The White House on Monday rejected renewed criticism of the Iran cash payment, insisting that the release of the $400 million contingent on Iran releasing the hostages was not a ransom payment.
“I have never made the case that this was somehow a coincidence,” White House Press Secretary Josh Earnest told reporters on Monday. “The notion of a ransom, I think, is often perceived as paying money in exchange for the release of unjustly detained individuals. That’s not what occurred here. What occurred here was a mutual prisoner release.”
Earnest maintained that the White House did not mislead the public about the Iran nuclear deal and the benefits that followed. “The benefits that we have described have been verified and made public based on what exactly transpired,” he said. “All of this was accomplished without a single shot being fired. All of this was accomplished without U.S. troops being deployed, and it’s an indication of how effective the president’s tough diplomatic strategy has proved to be.”
Republicans pounced on the administration and Democratic candidates after State Department Spokesperson John Kirby confirmed on Thursday that the U.S. had made the release of the $400 million contingent on Iran releasing the hostages. “We deliberately leveraged that moment to finalize these outstanding issues nearly simultaneously,” he said. “With concerns that Iran may renege on the prisoner release, given unnecessary delays regarding persons in Iran who could not be located as well as, to be quite honest, mutual mistrust between Iran and the United States, we, of course,sought to retain maximum leverage until after American citizens were released. That was our top priority.”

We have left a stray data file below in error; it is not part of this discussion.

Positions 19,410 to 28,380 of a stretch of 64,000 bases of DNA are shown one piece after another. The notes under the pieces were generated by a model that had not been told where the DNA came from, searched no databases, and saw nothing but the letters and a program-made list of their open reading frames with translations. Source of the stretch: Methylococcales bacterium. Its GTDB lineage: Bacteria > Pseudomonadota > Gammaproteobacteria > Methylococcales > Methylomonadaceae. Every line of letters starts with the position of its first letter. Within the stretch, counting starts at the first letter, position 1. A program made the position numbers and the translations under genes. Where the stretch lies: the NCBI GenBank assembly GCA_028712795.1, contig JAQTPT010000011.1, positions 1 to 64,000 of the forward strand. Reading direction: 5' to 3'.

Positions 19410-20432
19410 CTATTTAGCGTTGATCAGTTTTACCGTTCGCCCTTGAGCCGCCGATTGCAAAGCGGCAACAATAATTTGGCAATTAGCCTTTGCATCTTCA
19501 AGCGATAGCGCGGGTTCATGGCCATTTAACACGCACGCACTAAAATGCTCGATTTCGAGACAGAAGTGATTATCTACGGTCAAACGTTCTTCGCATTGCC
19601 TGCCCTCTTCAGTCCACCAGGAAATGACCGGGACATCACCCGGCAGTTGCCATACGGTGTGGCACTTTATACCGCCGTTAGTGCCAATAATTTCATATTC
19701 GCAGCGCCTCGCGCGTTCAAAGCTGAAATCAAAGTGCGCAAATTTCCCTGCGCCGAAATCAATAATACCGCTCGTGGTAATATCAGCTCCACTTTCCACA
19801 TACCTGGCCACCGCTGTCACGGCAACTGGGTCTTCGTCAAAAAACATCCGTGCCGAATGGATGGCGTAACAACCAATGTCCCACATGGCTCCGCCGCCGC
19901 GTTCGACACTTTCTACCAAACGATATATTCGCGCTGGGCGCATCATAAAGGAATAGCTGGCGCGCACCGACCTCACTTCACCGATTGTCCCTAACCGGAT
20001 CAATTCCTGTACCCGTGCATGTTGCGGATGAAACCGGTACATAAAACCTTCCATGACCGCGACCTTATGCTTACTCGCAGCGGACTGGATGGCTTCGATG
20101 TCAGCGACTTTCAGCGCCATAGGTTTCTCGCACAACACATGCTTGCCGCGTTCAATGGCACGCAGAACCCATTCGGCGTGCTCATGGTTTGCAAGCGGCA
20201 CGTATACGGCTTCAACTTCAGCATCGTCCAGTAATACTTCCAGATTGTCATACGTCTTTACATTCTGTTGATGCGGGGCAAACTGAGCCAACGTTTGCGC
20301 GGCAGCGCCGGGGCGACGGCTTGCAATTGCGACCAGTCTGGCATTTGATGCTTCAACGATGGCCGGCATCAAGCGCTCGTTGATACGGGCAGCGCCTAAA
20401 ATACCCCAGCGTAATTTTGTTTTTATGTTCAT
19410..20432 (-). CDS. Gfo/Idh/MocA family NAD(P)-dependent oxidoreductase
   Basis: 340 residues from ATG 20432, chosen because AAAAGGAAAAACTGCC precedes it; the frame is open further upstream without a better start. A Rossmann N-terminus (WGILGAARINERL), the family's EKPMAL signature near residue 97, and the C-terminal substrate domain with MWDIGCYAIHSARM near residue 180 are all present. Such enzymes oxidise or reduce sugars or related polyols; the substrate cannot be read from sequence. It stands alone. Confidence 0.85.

“The president and his administration have been misleading us since January about whether he ransomed the freedom of the Americans unjustly imprisoned in Iran,” House Speaker Paul Ryan said in a statement on Friday. “The president owes the American people a full accounting of his actions and the dangerous precedent he has set.”
Senator Mark Kirk (R-IL), chairman of the Senate Subcommittee on National Security and International Trade and Finance, said on Sunday he would hold a hearing on whether the payment was a “quid pro quo for the release of American hostages” and if it was directed towards financing terror activities. “We can’t have the president of the United States acting like the drug dealer-in-chief,” Kirk said during an editorial board meeting last week with The (Springfield) State Journal-Register. “Those 500-euro notes will pop up across the Middle East. We’re going to see problems in multiple [countries] because of that money given to them.”
A new Morning Consult poll released on Monday showed that an equal percentage of voters (41 percent) support or oppose the arrangement.
Criticism of the deal breaks down sharply along partisan lines: forty-three percent of Republicans said they strongly oppose the payment, while 56 percent of Democrats supported it. Supporters of Clinton and Trump also differed greatly in their reaction. Sixty-seven percent of Clinton supporters said they agreed with the administration’s decision, while 55 percent of Trump supporters disagree.
On Thursday, Trump suggested that Hillary Clinton now owns President Obama’s Iran policy. “By helping put together a deal that ultimately sent $400M to Iran that was likely used to fund terrorism, Clinton has proven herself unfit to be president of the United States,” he said.
The poll, however, showed a huge shift of public opinion in support of the Iranian nuclear deal. By a 13-point margin (49 percent to 36 percent), voters now support the agreement. A year ago, 56 percent opposed the deal, while only 27 percent supported it.